College Admissions Scandal Prosecutors Push Back On Misconduct Claims

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College Admissions Scandal Prosecutors Push Back On Misconduct Claims
Federal prosecutors say investigators did not intentionally withhold evidence and that the case should be allowed to move forward.
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Federal prosecutors say investigators did not intentionally withhold or fabricate evidence against actress Lori Loughlin or other parents in the college admissions scandal.

Last week, Loughlin, her husband and a dozen other parents asked a judge to dismiss charges against them and accused prosecutors of "extraordinary misconduct." One defendant said the charges can't stand because Rick Singer, the leader of the scandal, was pressured by investigators to lie in recorded calls with the defendants. They also said bribery charges should be dropped because they couldn't control what Singer did with money they gave to him.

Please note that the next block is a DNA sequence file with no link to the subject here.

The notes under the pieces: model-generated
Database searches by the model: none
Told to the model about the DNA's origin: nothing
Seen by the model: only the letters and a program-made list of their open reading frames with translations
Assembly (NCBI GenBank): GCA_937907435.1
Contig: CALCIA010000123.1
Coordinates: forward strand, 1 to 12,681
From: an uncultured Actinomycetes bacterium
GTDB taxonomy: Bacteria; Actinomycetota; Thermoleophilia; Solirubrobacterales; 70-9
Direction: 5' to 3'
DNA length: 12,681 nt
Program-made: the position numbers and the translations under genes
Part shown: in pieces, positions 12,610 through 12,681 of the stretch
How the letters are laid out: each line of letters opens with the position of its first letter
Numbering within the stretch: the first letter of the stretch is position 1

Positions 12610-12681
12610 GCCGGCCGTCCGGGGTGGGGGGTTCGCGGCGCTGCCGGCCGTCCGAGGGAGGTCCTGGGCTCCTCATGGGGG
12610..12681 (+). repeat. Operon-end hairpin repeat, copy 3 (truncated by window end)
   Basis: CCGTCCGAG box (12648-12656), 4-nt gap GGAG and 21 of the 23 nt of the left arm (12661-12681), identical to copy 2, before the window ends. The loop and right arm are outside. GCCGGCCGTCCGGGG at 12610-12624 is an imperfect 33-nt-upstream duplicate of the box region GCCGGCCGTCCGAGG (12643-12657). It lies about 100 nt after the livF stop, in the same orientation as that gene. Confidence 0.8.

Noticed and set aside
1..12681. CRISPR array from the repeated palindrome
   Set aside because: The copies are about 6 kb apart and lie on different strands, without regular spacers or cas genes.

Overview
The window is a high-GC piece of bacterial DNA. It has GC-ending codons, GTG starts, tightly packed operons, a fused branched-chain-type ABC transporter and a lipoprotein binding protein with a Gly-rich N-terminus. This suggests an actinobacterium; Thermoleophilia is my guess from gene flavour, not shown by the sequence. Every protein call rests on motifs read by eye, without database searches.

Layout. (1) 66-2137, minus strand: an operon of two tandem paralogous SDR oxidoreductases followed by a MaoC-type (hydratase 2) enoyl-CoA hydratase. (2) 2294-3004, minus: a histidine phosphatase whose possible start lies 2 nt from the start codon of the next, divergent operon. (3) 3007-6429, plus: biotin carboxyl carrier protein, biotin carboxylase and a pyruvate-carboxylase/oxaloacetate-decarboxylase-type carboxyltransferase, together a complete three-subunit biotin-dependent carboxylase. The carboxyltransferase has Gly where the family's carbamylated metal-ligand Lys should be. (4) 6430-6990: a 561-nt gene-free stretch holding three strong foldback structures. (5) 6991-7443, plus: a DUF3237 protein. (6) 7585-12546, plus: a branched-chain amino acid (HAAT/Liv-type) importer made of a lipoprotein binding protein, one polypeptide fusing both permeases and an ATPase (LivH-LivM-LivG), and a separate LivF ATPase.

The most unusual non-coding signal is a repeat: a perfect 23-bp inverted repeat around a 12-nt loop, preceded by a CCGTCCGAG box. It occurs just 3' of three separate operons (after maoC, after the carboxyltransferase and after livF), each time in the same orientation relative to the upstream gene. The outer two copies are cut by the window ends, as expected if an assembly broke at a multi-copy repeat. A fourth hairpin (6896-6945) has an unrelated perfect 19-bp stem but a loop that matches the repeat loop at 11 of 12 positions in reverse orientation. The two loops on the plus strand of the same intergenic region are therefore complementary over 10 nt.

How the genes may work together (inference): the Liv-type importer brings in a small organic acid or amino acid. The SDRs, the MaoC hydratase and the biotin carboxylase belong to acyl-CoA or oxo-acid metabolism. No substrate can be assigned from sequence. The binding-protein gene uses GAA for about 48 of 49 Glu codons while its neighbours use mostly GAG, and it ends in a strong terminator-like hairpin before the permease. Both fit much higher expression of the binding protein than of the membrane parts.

On Wednesday, prosecutors called their allegations "baseless" and asked a judge to let the case move forward.

Federal prosecutors have admitted notes from Singer's phone weren't handed over to the defense until February. Those notes reportedly show the FBI asked Singer to lie to defendants in recorded phone calls in order to prove they understood Singer had used their money for bribes. But Assistant U.S. Attorney Stephen Frank says the notes were withheld by mistake, not to hurt the defense's case.

The parents argue they didn't know the payments they gave Singer would be used as bribes, but prosecutors say there's evidence that they did.